So, that’s quite interesting, so there you are with your degree, freshly minted out of university and you had to go back into the BBC as a clerk!

Will Clough

Yeah.

Janet Sumner

How does that work?

Will Clough

Well, in those, well, I think still nowadays as much as then you had to get into the organisation, so I think my best advice would be, if you want to get into the BBC or an organisation like that then try and get in and when you’re in, have a look around, look at the programmes you enjoy, the programmes you want to work on, ring people up, talk to them, find out their email address and ask; if you don’t ask you don’t get.  So for me, that’s what I did.  I went in, I found the job I wanted to do which was to be a Stage Manager at that point and I shadowed people, I did things for free, I helped out on weekends, and occasionally someone might get ill or they might think you’re particularly good at what you do and you’ll get your break, but you’ve got to work hard to get that break and there’s a little element of luck in there as well.

Janet Sumner

Now, this is quite unusual in that it’s a science show, it’s a science show in a studio on prime time BBC and I suppose the question that everybody is asking is; is it the new Tomorrow’s World, or at least it has been billed as the new Tomorrow’s World.  Have you worked on a science production before and is it different from something like drama or sport?

Will Clough

Yeah, I’ve worked in science on other things, but I did an obituary programme for Raymond Baxter which is how I’ve met this production team.  My experience is in BBC events, which was large scale outside broadcasts, lots of things like I worked on Diana’s funeral, any of the big things.  I ended up doing World’s Strongest Man for many years which was great, loved that, travelled the world and had a good time.  This one, I think science, it might be, it’s certainly a homage to Tomorrow’s World but I think this programme stands on its own and I think it is a new look at science.  I think it’s brilliant.  I’m learning so much doing my job, it’s great.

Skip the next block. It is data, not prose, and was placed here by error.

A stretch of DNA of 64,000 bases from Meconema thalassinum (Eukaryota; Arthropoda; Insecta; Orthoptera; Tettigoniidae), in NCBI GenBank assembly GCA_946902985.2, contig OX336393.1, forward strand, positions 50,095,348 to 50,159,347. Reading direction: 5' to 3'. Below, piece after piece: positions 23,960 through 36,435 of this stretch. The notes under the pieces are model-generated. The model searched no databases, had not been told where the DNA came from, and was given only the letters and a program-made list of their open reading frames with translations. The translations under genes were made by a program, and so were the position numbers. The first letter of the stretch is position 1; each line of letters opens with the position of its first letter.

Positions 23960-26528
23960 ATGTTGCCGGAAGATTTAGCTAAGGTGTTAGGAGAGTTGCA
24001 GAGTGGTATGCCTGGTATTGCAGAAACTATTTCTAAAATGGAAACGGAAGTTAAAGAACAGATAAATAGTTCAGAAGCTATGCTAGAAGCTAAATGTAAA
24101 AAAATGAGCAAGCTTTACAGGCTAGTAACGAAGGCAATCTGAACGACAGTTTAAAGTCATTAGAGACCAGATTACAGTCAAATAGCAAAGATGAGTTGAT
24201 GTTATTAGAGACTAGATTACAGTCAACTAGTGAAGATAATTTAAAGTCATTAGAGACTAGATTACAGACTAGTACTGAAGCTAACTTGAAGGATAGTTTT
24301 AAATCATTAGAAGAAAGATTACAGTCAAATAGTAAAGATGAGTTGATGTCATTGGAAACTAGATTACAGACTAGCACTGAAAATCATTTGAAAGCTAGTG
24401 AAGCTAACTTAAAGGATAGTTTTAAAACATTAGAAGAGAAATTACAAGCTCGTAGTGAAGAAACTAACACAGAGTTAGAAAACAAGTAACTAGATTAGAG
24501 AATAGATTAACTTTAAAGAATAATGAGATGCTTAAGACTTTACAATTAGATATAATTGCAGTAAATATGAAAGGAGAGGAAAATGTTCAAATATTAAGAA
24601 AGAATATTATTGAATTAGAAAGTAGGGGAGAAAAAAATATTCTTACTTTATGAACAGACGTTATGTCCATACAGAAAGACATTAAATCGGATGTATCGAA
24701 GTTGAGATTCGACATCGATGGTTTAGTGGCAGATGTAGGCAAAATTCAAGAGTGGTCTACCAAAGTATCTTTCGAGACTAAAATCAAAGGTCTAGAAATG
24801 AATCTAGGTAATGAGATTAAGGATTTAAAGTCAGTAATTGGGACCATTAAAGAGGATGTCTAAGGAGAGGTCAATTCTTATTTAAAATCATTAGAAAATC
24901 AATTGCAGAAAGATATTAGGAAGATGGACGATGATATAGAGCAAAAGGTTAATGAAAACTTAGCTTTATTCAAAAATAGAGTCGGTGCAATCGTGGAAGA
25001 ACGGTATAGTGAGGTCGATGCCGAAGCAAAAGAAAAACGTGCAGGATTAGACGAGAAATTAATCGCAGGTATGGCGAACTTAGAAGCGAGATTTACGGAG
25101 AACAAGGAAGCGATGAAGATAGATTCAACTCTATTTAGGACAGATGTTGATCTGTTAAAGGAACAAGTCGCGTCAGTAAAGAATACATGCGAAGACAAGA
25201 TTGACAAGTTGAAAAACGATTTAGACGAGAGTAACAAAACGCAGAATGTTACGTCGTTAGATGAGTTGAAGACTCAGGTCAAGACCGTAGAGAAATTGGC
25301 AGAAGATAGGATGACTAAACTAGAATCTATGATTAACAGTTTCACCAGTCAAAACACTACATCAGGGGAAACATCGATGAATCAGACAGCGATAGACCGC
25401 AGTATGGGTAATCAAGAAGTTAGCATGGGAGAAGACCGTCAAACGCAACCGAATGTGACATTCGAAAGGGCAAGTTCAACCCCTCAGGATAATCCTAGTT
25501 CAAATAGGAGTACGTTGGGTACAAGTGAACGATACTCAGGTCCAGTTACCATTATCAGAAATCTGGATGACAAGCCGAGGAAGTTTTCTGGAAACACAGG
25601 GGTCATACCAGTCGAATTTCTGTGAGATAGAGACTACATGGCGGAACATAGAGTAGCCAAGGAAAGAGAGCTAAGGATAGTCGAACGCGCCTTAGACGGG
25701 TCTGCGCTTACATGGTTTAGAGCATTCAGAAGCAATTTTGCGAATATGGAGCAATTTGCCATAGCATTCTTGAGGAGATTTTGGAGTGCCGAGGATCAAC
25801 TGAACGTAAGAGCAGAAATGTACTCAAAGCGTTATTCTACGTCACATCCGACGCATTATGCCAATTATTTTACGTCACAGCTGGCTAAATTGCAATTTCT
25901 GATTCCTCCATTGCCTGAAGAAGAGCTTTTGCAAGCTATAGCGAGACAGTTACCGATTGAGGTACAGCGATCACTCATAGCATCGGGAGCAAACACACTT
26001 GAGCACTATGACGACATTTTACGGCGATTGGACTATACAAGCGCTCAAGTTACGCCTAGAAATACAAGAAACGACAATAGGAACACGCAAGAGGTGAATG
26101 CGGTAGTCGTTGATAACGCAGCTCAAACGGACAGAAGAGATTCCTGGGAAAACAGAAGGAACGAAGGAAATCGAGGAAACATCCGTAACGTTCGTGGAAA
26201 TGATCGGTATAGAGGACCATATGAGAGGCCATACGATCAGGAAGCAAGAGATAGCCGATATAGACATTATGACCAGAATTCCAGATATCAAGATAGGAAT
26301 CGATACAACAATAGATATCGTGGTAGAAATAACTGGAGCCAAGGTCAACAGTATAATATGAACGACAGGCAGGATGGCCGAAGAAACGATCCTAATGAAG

Janet Sumner

I think what’s nice about this programme is that it really is truly integrated in that there are pieces filmed on location, there are pieces filmed here in the studio, but all the time we’re encouraging people to take this learning journey and go from passively watching a television programme to taking part in some of the experiments and following the links to online.

Will Clough

Yeah.

Janet Sumner

Does that make studio production difficult having to incorporate this kind of 360 element?

Will Clough

No, I think it’s great.  It’s something that probably should have been done years ago but it’s evolved, so now we have the web so it’s great to use it.  And I think that being involved I think the audience feel they own a bit of the programme because they are part of the programme and that’s right and proper, we should be sharing it with everyone else.  It’s not just a telly thing; it’s everyone who pays their licence fee.  It’s great.  You can feel involved, yeah.

Janet Sumner

So, it’s good to be part of a production that really does represent a great step forward in terms of what it’s doing with involving the web and the public as well?

Will Clough

No, it’s fantastic.  It’s really good actually.  I was at the BBC for 16 years.  I’m freelance now.  When I left the last thing I did was go down and work with the web guys because I could see that’s the way forward and I’ve actually met, one of the guys I went on that experience with is working on the same programme, so it’s funny how it works.

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To find out more about the making of Bang Goes the Theory visit open2.net/bang.